Few places on earth have had more impact on the modern human experience than a small area towards the southern end of the San Francisco Bay, Northern California. The Silicon Valley is the iconic birthplace of some of the world’s most influential tech companies, from Hewlett-Packard to Google, Apple to Intel; the area has redefined how modern societies communicate, trade, work and play.
The major transnational corporations that thrive here use the area to develop their ground breaking products, drawing upon the expertise of world leading engineers, researchers, academics and marketers. Yet, it is not only home to well established global firms; there are in fact 51 new tech companies that open for business every month in Silicon Valley. Of these start-ups, three out of every four fail and many never attract funding beyond the initial stage. There are also 6,282 seed, or angel-funded, start-ups in San Francisco that have gone at least a year without raising a Series A round.
It must be conceded therefore that although the area has afforded some extreme prosperity, it is a harsh and intimidating landscape for those struggling to establish themselves. Unsurprisingly, many new tech companies have now taken their sights off the Silicon Valley. New, prosperous tech areas are cropping up around the world. An emerging European example would be the south of Wales, UK.
As any proud Welshman will tell you, industrial innovation is nothing new to the region. South Wales was in fact a focal point of the 19th century Industrial revolution, providing essential minerals such as coal to what was then a global superpower. Today, the area has re-emerged as a tech force to be reckoned with and is acknowledged as one of the UK’s top five fastest growing “digital clusters”.
In fact, digital businesses in the area saw increases of 87% between 2010 and 2013, compared to a UK average of 53%. And, in the last two years, 18% of new companies formed in the region were digital companies, compared to a UK average of 15%. The majority of these are based in Cardiff or Swansea and 98% expect their revenue to grow next year.
As a local resident with strong personal routes in the region, the social advantages of these developments are fantastic to see. According to a recent report published by the Welsh Government, employment in the sector is forecast to grow at 1.37% per annum up to 2020, over twice as fast as the average employment growth. Within Wales, Cardiff is currently one of the top 3 priority sectors with the highest average weekly earnings (£611), significantly above the figure for the whole economy (£539).
The social advantage of such a concentration of industry specialists is translating into commercial advantage; meet-ups, tech events, talks and conferences are all taking place with increased regularity, being used as a chance to chat, share thoughts and create business connections. Several major universities around the city are also offering a growing wealth of talent to the industry.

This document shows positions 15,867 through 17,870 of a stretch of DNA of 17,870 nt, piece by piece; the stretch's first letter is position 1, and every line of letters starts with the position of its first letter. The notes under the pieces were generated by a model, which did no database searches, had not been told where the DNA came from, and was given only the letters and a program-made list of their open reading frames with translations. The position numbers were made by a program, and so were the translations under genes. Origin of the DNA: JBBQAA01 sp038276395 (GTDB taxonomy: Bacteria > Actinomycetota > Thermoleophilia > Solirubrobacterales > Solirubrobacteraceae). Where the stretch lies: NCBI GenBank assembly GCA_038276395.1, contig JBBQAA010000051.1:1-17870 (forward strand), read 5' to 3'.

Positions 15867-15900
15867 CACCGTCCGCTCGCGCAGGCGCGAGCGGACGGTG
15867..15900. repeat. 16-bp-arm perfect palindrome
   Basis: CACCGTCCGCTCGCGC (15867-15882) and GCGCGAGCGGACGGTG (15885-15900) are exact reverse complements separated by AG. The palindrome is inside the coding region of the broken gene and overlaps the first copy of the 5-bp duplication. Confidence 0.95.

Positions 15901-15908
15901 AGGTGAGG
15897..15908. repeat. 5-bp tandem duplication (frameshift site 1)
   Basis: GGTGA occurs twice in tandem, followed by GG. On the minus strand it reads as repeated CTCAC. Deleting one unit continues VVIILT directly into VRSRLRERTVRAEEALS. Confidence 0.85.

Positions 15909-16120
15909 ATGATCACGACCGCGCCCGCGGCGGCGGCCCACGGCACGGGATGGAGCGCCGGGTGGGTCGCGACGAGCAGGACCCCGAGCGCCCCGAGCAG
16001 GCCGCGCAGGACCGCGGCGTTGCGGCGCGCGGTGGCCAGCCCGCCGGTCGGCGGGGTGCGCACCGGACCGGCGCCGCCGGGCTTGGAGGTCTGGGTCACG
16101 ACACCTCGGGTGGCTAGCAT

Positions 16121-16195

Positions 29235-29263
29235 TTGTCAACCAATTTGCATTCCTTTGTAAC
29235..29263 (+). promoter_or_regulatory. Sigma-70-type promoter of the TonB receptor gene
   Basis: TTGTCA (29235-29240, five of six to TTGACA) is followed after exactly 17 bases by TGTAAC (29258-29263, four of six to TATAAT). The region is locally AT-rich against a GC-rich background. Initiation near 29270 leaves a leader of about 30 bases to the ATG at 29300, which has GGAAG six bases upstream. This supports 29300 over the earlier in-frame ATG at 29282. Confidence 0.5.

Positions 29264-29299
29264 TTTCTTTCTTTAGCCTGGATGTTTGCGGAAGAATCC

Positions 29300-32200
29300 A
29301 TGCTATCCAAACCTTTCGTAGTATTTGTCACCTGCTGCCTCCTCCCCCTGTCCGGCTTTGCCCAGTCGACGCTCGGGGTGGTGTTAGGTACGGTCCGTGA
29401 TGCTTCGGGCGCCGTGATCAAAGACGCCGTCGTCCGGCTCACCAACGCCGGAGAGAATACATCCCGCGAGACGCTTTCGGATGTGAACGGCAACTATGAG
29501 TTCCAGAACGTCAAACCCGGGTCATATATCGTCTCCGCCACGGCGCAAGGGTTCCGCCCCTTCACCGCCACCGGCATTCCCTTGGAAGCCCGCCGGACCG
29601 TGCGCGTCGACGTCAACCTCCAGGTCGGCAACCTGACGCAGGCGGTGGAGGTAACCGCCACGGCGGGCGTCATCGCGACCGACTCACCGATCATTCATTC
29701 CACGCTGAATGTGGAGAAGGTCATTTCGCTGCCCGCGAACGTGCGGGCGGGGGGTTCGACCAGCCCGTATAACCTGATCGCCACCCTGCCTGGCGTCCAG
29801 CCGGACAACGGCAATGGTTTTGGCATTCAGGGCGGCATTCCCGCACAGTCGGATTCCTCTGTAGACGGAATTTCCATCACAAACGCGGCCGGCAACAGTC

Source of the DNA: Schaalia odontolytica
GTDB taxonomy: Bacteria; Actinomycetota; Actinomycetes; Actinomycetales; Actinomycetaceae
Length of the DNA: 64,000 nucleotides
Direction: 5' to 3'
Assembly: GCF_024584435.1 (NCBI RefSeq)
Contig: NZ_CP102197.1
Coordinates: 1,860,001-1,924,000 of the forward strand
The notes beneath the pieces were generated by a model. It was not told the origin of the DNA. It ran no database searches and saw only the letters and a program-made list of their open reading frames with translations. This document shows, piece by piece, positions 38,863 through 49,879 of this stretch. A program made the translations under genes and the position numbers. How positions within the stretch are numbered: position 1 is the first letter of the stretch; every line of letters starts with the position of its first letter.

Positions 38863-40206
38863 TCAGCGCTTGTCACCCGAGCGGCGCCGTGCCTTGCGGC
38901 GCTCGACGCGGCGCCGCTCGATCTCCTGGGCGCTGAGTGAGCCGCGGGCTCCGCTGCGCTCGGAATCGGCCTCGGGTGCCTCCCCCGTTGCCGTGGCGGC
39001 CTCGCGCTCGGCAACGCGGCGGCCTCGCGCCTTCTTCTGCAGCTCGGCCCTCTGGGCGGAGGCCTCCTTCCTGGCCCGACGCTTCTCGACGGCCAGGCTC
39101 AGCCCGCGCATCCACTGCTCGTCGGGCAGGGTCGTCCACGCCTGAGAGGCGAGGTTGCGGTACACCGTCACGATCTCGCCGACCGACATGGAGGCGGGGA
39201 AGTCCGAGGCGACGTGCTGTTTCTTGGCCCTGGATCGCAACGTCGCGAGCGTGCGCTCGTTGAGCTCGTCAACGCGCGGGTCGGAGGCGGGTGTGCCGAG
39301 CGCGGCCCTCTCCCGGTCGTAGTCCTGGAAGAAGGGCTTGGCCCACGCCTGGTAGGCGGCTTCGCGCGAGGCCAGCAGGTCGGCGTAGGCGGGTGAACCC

The industries that are prospering most in this environment are HealthTech, Data Management & Analytics, E-commerce, TravelTech, games development, FinTech companies and online security firms. Indeed, a recent report conducted by the Department for Business, Innovation and Skills found that the UK’s cyber security sector, worth around £2.8billion, is forecast to be worth over £3.4billion by 2017.
The scale of the operations taking place in South Wales may not compare to the Silicon Valley yet, but progress is rapid.
In the case of myPINpad, who deliver secure authentication via PIN for digital commerce transactions on mobile phones, tablets and personal computers, my business partner and I have strong personal roots in the South of Wales, but our decision to base the company in Cardiff was largely based on the lucrative and progressive opportunities that the area had (and has) to offer.
The support that we received from Welsh governmental agencies has been first class, while the ambitious community of tech companies has encouraged the business to expand operations into Canary Wharf and overseas to Australia and China.
Although our business now runs on a global level, we still conduct operations from the South of Wales and would encourage companies to begin the journey here too.[su_box title=”Justin Pike, Founder and CTO, myPINpad” style=”noise” box_color=”#336588″]myPINpad is an enabler of multi-channel and multi-factor authentication on unsecured electronic devices such as mobile phones, tablets and personal computers. The solution can be self-hosted or deployed as software as a service (SaaS) and delivers effective security with a user friendly authentication interface. Acting as a ‘bridge’ between existing and new technologies, the myPINpad solution utilises familiar authentication systems through the use of cardholder PIN, minimises client upgrade and integration costs, whilst reducing risk and fraud for acquirers, issuers, card schemes, merchants and processors.[/su_box]